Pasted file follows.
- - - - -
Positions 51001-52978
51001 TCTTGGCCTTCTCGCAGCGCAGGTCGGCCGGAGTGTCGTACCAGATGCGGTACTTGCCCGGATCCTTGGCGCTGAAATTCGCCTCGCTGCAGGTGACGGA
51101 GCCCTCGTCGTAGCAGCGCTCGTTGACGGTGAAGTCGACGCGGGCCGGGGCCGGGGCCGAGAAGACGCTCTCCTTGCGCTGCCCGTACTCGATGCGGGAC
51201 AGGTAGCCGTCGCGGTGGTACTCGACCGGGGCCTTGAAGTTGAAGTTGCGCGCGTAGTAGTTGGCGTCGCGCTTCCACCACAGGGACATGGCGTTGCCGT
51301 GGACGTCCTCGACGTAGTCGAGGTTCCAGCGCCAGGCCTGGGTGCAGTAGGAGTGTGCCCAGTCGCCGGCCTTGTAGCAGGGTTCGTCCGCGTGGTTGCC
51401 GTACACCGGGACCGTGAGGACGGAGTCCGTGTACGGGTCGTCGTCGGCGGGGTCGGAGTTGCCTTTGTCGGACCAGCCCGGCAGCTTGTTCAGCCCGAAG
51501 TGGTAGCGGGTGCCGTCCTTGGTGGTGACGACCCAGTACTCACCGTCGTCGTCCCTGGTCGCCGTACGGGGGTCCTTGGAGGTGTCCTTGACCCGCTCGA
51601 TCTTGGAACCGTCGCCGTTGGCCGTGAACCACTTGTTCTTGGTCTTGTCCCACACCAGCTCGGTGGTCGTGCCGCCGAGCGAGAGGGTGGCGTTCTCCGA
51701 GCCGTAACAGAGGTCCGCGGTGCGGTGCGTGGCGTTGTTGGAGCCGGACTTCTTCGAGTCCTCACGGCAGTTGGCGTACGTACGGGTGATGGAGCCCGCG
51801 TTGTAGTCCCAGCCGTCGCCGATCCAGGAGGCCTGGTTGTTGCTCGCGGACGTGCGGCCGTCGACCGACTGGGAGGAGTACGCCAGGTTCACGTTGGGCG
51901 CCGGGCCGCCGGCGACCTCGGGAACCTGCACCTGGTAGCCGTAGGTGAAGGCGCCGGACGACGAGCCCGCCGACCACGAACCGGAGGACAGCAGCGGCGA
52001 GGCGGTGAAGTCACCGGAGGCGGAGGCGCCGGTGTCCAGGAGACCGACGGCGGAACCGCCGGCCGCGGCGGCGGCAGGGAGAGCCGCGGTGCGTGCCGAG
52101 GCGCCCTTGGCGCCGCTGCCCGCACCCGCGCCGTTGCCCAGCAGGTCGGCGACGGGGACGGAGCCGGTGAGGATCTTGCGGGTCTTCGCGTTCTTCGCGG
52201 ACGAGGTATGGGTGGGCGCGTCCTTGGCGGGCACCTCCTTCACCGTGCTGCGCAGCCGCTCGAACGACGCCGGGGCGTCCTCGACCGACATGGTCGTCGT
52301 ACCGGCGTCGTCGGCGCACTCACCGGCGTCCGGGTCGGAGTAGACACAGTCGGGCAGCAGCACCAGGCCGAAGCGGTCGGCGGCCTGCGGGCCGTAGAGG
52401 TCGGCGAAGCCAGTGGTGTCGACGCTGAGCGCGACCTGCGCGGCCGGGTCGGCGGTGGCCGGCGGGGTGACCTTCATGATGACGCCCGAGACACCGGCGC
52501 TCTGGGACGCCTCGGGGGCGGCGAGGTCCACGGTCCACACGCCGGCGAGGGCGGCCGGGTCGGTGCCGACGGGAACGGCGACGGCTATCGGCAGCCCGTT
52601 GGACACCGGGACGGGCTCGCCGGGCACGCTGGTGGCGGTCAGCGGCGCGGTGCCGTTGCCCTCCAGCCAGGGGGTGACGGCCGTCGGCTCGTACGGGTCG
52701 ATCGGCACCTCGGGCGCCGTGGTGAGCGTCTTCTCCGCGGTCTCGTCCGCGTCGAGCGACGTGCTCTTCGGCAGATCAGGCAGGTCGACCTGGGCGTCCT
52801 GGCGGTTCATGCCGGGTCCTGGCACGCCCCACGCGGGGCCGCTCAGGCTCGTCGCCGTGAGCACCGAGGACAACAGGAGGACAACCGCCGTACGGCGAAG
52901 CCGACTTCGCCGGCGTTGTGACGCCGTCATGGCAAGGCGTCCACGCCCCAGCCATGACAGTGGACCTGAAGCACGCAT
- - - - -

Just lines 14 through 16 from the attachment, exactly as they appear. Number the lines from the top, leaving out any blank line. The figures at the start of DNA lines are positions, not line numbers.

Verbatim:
52201 ACGAGGTATGGGTGGGCGCGTCCTTGGCGGGCACCTCCTTCACCGTGCTGCGCAGCCGCTCGAACGACGCCGGGGCGTCCTCGACCGACATGGTCGTCGT
52301 ACCGGCGTCGTCGGCGCACTCACCGGCGTCCGGGTCGGAGTAGACACAGTCGGGCAGCAGCACCAGGCCGAAGCGGTCGGCGGCCTGCGGGCCGTAGAGG
52401 TCGGCGAAGCCAGTGGTGTCGACGCTGAGCGCGACCTGCGCGGCCGGGTCGGCGGTGGCCGGCGGGGTGACCTTCATGATGACGCCCGAGACACCGGCGC